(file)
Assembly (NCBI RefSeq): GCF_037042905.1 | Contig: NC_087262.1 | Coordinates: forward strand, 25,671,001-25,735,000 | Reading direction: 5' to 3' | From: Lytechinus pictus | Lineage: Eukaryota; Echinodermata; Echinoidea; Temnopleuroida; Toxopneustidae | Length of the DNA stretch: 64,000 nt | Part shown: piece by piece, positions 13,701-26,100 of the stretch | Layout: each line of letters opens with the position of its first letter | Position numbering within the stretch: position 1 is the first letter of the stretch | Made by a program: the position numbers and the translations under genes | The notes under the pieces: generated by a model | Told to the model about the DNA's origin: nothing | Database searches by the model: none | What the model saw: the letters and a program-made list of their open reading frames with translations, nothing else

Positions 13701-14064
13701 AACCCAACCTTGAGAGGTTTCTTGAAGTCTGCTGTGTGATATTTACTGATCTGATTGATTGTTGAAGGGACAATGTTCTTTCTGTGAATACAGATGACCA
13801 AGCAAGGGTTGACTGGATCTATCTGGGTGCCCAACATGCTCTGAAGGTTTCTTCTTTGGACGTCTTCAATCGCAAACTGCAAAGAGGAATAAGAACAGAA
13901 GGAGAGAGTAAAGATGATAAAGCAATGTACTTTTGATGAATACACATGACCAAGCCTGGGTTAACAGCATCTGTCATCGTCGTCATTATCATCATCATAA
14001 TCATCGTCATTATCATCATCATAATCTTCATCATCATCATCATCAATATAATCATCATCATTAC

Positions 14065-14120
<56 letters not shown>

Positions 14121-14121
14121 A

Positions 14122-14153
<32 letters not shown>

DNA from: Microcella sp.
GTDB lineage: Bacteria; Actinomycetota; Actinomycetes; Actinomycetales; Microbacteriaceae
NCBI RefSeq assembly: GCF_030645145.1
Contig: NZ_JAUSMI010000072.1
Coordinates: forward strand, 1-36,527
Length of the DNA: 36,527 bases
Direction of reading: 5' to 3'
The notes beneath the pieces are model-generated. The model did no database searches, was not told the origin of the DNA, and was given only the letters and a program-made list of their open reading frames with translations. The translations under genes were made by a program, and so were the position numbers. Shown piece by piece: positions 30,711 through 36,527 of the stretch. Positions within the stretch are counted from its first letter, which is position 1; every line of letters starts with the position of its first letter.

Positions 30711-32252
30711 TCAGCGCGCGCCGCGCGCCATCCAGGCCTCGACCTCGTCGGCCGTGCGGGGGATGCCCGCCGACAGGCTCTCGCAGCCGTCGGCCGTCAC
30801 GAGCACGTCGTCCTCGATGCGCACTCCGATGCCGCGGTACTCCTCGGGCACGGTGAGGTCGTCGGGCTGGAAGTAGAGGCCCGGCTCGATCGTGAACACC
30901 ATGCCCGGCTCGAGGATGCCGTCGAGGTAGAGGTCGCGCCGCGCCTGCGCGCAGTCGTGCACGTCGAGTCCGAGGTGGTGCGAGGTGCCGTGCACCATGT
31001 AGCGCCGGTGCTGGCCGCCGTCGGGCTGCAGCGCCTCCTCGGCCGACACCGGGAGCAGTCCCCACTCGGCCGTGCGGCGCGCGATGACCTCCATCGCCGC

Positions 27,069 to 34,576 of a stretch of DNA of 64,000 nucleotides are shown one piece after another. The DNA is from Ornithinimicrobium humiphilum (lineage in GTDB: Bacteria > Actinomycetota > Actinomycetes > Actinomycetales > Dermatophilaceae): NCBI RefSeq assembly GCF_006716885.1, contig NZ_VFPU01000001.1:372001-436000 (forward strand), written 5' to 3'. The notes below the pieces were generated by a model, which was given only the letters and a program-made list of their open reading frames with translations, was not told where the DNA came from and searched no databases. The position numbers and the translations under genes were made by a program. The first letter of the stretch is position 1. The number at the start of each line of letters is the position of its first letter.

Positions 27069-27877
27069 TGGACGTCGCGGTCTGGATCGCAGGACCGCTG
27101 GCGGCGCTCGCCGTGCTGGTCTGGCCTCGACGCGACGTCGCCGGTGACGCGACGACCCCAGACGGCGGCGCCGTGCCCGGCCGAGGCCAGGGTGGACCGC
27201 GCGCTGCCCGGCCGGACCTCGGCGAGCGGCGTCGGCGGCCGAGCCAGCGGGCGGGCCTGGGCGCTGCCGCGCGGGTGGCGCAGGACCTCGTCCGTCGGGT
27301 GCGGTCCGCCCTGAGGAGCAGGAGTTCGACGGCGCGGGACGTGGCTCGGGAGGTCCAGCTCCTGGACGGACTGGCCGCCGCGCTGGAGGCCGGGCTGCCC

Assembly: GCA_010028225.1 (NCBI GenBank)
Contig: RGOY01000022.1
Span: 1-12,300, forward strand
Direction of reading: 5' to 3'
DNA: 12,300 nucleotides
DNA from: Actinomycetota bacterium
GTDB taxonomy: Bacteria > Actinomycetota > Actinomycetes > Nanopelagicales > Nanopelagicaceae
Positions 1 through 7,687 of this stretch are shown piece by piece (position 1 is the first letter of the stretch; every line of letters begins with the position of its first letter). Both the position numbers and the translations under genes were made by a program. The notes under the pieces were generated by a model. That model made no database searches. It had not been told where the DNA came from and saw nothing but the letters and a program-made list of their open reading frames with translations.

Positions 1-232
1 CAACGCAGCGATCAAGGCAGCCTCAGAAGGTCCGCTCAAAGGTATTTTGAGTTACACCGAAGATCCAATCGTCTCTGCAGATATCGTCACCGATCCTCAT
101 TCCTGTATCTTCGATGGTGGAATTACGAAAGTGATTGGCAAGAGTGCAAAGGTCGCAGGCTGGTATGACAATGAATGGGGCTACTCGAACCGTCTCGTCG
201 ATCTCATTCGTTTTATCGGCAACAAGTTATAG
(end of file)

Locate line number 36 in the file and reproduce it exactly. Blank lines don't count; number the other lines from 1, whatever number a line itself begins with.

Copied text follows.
DNA: 12,300 nucleotides